Marketer, do you work for Google? Yes, you do, and you pay for the privilege.

Everybody's working for Google? At least, most marketers...[tweet this]

I manage a digital agency and I’ve been in online marketing for years. A lot of my connections are in that line of work. Across many industries, blue chips or startups. And yet most marketers I talk to are de facto working for Google.

Google first

When I talk with clients and contacts about building blogs, or creating / redesigning a site, they don’t talk about the end user, the reader, the client or even their president or boss first. No, their first reaction is to mention Google. Will the site be indexed and how well? Which keywords, topics will Google like? How should it be built for SEO.

And then, there is Adwords. The 5 megaton gorilla in the room. The be-all end-all of any marketing budget.

Marketers at companies, big and small, feel compelled to be on Google

I sometimes work with startups who have solutions to a “latent” need. And there you struggle: what type of query will potential customers type into Google? What proxy can we find? Yet, the very fact that their prospects are without the shadow of a doubt on Google (probably to find Lolcats, animated gifs or pics of Jennifer Lawrence) and the fear of missing out make those poor souls worry sick about how to throw their seed money at Google.

As for established players, most often in undifferentiated commodity markets (e.g. retailers, financial institutions, telcos…), Adwords is a bloodbath of epic proportions. All on the same expensive queries. You know what I mean.
[tweet this]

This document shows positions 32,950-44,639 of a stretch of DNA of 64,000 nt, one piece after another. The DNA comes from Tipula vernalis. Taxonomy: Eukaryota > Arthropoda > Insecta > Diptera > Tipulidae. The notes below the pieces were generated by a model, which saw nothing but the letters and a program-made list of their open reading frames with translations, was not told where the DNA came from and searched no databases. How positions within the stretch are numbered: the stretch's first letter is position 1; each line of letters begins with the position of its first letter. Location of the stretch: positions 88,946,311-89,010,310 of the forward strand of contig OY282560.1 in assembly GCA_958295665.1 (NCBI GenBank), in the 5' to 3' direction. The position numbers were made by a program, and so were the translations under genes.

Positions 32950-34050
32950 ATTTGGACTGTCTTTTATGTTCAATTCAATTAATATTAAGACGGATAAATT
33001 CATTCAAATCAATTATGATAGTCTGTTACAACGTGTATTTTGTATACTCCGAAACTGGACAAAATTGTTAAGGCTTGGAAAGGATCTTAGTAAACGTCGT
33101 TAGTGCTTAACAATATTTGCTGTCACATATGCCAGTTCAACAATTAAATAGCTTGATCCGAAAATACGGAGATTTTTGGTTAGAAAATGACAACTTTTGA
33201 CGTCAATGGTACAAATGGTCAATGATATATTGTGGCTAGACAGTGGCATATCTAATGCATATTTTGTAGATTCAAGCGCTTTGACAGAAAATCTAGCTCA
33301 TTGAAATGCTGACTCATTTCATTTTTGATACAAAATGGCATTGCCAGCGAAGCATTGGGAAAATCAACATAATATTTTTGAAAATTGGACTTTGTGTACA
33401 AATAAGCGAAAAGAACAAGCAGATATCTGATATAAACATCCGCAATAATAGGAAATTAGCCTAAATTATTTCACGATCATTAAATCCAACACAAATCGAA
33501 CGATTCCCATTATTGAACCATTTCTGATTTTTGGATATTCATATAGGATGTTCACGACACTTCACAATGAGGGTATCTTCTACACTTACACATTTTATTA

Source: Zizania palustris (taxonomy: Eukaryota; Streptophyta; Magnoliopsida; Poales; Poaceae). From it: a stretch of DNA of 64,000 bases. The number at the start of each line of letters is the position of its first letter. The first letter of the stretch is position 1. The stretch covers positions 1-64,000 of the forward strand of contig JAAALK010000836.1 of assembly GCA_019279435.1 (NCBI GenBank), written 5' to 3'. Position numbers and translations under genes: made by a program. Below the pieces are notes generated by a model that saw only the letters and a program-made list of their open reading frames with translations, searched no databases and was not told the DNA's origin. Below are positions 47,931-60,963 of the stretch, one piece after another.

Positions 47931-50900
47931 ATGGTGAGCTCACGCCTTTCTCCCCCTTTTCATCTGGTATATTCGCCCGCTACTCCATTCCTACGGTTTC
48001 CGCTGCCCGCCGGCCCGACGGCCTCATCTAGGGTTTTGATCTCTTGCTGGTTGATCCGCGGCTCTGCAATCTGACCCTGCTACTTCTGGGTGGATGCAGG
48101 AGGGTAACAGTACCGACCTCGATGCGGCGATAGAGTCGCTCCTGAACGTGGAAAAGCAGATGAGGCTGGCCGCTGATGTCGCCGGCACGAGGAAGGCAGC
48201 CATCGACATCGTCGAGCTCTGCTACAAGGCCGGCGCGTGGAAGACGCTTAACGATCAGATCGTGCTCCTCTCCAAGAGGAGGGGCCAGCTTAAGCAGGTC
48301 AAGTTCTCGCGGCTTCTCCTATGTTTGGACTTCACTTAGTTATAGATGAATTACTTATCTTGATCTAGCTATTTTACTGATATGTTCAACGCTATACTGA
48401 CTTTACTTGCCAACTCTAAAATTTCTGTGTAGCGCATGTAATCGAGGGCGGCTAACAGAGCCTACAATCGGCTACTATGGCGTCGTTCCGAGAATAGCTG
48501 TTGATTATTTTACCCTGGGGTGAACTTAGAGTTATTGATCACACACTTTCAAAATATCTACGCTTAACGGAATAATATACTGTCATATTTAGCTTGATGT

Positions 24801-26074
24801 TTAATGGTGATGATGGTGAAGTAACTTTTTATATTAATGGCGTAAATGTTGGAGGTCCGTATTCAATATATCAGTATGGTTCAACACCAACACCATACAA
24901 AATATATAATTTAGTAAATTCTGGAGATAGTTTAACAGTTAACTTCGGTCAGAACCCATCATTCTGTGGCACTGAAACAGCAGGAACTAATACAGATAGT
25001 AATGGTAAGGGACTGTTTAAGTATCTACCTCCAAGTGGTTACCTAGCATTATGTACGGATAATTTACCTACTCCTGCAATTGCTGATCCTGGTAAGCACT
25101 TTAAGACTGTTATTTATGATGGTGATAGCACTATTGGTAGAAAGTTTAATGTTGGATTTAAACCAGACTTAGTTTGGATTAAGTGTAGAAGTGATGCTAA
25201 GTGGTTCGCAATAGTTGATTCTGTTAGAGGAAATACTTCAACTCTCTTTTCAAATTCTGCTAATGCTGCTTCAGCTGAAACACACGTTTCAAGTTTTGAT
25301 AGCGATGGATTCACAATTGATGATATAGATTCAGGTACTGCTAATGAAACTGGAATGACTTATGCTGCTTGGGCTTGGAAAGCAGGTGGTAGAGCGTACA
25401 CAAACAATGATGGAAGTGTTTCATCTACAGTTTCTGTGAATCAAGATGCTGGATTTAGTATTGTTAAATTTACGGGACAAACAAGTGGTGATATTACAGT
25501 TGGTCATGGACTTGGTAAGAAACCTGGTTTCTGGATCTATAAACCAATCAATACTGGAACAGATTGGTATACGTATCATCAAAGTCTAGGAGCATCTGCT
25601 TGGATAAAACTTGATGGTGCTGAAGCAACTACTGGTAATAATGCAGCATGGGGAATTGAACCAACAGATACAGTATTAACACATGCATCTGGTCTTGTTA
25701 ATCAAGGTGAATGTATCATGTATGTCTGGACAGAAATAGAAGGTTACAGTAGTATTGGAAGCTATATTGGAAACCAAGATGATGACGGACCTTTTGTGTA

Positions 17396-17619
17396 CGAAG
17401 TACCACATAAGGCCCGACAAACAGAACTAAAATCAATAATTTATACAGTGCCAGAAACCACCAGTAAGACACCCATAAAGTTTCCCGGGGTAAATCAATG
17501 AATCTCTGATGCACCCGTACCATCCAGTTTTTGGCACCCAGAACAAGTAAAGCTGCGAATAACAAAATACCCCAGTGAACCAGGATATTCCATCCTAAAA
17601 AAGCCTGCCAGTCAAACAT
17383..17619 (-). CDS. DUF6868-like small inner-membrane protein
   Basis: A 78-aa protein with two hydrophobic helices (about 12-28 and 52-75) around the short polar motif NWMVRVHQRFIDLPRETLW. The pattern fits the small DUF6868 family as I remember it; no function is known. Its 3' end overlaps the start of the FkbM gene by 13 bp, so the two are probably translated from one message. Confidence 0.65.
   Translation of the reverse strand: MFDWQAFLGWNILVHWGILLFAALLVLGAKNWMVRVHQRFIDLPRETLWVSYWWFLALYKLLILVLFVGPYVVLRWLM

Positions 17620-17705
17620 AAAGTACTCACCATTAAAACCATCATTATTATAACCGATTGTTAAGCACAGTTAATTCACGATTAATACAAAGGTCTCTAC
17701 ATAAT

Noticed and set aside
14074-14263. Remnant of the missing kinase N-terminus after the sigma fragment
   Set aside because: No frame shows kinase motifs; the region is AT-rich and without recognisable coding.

“Are we on that goddamn first page?”

So there you go, dear marketer: you spend most of your time worrying about Google, and indeed working for Google. And yes, if you use Adwords, you pay for the privilege. [tweet this]

Now, has someone ever asked how to differentiate? “Let’s not use Google as the main source of traffic!” Or at least, just considered putting up a decent site and stopping there. Let it get indexed and so be it. Let’s move to more meaningful work. Maybe go talk to a client.

Why it’s not just about Google

Because the truth is Google is a destination for people who already know what they want. You, my marketing-inclined friend, aren’t shaping their desires, creating the spark or influencing their decisions with Google. You’re more like a hitchhiker on the side of the road, hoping someone will get you onboard (e.g. click your ad) and let you coast along (e.g. not bounce once on your page), and then maybe get you up to your destination (e.g. buy or sign up or contact you…).

Unlike Mars, there is life outside Google

Go explore. Build your brand. Surprise your clients and prospects. Delight them if you can. Put on a show. [tweet this]

Take your Google budget and spend it all on a tradeshow booth or blow it on a majestic party for your clients.

Just kidding.

Let’s turn the 20% rule on Google

You know how Google had this policy that their engineers could/must spend 20% of their time on projects outside their job description?

Why not do that with your Google budget and spend 20% on testing other marketing tactics? OK, OK, maybe not 20%. Take 5%. It’s not gonna hurt. Yet, given the size of Search budgets these days, this can amount to a nifty sum to play with.

And every month, try something new.
[tweet this]

Veer off the classics.

If short of inspiration, try the most incongruous or ridiculous thing you can imagine. After all, Volvo Trucks didn’t get to 75M views of their latest stunt with Jean-Claude Van Damme by investing on Adwords.

Street Marketing? Sampling? Staging a protest outside your industry main conference? Blendtec didn’t become an internet sensation by playing it safe! In their “Will it blend?” series, they have shredded, among others, every Apple device to dust and raked millions views and comments in the process.

And guess what? Blendtec doesn’t have to buy “will it blend” on Google.

So, you too fellow marketer, stop working for Google!
Be bold, imagine and experiment!

Share on LinkedInShare on FacebookTweet about this on Twitter